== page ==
Thursday, October 16, 2014
Leave it to us to stumble over the cat people of Ocean Grove during our last stroll there before making our way home last weekend.
And for them to have migrated there from our neighborhood in
Jersey City was
even more remarkable.
We were making our way down into the side streets off the beach for a glimpse of the Victorian era houses that lined either side when we came about Barbara and a number of others pulling weeds and cutting back the grass where it encroached on the sidewalk.
Their Victorian was as big and magnificent as those to either side of it, but in sadder shape, and with multiple cats in every window.
Although Barbara’s family had moved from
Griffith Street in Jersey City in 1959, she still recalled
fondly growing up there.
“It was as good place to live and go to school,” she said.
She and her family still come back to tend the family graves in the cemetery on
“It’s a wonderful place,” she said, referring to the graveyard. “We like wandering the paths afterwards.”
She inherited the house when her parents died and it’s been a struggle ever since.
“We just can’t keep up with it,” Barbara said, testifying not just to how exclusive Ocean Grove is with its wealthy families and its expensive bed and breakfast places, but also to the plans for nearby Asbury Park which has delusions of grandeur as the city father’s dream of turning the hold vacation of the working class into something exclusive, if not as push as Deal, then at least, upscale as Long Branch, where people like Barbara (and for us that matter) would not be welcomed.
“We have volunteers helping us fix up the place,” Barbara said, suggesting that she may have had some warning from the city, and openly pointed out neighbors who object to having the house become a haven for local stray animals – especially cats.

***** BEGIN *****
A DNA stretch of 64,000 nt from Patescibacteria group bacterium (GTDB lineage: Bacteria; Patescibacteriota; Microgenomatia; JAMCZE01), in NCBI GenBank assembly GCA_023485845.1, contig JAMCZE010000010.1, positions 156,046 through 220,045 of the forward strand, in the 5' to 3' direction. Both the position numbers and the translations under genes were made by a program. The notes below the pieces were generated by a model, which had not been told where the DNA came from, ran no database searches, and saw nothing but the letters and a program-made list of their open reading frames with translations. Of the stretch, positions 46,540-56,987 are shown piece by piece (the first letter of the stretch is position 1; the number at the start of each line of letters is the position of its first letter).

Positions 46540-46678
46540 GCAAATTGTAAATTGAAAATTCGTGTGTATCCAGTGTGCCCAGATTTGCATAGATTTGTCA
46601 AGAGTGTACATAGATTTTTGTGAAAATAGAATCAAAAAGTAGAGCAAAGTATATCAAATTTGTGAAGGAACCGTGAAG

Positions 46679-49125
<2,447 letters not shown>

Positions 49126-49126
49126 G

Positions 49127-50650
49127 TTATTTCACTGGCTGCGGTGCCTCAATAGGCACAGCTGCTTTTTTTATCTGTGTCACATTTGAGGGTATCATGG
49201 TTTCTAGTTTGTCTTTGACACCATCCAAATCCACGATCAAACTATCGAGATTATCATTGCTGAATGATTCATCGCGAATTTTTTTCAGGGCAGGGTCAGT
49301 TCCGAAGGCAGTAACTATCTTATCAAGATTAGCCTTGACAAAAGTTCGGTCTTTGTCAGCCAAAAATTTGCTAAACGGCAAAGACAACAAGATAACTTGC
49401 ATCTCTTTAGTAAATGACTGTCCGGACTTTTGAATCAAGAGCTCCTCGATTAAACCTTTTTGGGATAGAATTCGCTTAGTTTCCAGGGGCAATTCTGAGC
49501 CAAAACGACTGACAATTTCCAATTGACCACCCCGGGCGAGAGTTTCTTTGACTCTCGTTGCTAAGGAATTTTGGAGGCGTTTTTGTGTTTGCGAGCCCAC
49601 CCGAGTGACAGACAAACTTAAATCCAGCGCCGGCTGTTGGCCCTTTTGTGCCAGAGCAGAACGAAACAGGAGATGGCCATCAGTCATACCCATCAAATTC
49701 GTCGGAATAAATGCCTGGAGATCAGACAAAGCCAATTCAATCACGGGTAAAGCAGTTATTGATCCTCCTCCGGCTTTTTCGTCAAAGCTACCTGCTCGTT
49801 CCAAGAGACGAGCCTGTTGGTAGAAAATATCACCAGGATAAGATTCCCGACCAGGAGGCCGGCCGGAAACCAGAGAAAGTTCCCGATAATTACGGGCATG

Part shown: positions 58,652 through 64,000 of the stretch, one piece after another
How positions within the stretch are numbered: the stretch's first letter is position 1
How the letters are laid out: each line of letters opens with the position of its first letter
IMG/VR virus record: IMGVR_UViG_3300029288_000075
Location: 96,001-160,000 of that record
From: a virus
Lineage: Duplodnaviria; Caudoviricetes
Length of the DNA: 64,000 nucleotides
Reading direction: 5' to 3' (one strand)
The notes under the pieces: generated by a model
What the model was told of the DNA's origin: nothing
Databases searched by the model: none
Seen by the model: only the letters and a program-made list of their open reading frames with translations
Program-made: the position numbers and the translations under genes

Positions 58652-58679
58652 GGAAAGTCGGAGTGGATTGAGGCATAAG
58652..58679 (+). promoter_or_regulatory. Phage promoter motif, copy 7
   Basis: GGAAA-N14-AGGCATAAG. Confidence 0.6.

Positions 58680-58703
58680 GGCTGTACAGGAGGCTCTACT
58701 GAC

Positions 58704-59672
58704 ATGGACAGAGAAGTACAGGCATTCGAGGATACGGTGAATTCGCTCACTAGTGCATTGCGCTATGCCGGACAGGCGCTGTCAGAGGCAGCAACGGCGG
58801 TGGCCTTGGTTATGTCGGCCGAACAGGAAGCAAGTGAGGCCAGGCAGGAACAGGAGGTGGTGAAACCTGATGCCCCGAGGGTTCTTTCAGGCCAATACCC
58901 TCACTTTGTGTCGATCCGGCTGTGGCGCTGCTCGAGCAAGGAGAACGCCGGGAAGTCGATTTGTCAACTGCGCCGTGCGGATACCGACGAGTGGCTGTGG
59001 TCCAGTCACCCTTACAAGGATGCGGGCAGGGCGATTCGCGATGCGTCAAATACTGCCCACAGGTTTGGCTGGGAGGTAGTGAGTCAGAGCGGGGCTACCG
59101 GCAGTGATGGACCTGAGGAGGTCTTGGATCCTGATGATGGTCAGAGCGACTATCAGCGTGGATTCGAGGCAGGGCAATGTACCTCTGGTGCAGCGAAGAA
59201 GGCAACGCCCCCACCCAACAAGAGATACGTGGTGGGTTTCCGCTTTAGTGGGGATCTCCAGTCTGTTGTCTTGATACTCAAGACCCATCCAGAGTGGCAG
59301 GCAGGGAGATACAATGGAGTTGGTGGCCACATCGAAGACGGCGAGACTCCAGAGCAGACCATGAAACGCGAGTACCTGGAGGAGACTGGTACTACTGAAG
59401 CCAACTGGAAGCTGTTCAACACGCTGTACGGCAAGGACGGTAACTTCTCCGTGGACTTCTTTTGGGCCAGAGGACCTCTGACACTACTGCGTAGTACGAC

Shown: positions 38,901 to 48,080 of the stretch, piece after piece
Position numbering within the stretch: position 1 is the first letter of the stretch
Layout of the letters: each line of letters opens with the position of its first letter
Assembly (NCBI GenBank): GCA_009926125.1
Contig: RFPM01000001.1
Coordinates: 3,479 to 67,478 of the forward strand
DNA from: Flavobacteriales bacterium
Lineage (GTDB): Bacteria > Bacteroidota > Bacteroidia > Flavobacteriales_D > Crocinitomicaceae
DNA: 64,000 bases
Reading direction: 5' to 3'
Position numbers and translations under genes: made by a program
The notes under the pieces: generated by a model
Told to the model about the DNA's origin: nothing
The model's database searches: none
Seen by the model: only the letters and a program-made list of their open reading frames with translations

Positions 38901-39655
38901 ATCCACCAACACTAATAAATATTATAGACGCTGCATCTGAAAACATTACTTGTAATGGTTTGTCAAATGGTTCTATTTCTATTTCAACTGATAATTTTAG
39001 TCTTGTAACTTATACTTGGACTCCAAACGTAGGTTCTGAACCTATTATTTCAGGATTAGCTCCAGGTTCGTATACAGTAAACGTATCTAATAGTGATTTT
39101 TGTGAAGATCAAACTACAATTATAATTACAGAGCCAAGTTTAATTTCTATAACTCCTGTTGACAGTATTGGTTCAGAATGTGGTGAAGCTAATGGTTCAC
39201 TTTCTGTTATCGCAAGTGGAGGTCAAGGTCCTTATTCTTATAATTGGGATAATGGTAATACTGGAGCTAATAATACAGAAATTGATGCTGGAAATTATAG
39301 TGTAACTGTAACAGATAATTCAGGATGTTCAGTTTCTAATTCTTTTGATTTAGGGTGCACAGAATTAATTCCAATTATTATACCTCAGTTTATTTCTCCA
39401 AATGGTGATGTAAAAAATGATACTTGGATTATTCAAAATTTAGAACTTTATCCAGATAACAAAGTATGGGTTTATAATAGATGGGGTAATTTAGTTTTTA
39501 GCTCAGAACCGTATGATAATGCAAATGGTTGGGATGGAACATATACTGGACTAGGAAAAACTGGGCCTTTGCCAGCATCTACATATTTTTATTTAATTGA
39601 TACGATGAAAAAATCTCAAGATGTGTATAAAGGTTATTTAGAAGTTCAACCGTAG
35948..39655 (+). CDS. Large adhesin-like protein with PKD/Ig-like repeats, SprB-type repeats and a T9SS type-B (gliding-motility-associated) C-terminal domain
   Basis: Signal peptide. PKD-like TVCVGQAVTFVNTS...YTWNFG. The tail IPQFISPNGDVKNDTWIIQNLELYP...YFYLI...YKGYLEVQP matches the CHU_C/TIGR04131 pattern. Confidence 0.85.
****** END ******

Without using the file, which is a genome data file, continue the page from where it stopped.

“We’re thinking about moving to Delaware,” she said, one more migration of the working poor from a state that caters to the super rich and the extreme needy, the wealthy new population raising property values to the point where ordinary people can’t afford to live here, or pay the taxes if they are like Barbara and got their house free and clear – this also the future of Asbury Park once the new development moves in, city fathers rubbing their hands in anticipation of getting new revenue from the condos.
This won’t affect Ocean Grove much, since it is historically a religious community and has already become an enclave too exclusive for the working poor to afford. But in
Park, where building after building has been
demolished in an economic game of musical chairs, old families may be driven
out one by one along with the iconic institutions the city fathers are too
ashamed to maintain.
Bruce Springsteen’s line from “Provin all night,” came to mind then: I’m working real hard to get my hands clean,” showing the struggle to fit in with this new world full of clean hands.
But Barbara’s hands are covered with dirt from hard work, something that seems very alien to the new world this place has become.
Yet as poor as these people were, they insisted we live with something from their garden, and loaded us down with tomatoes and plums, which we at later at our first meal back in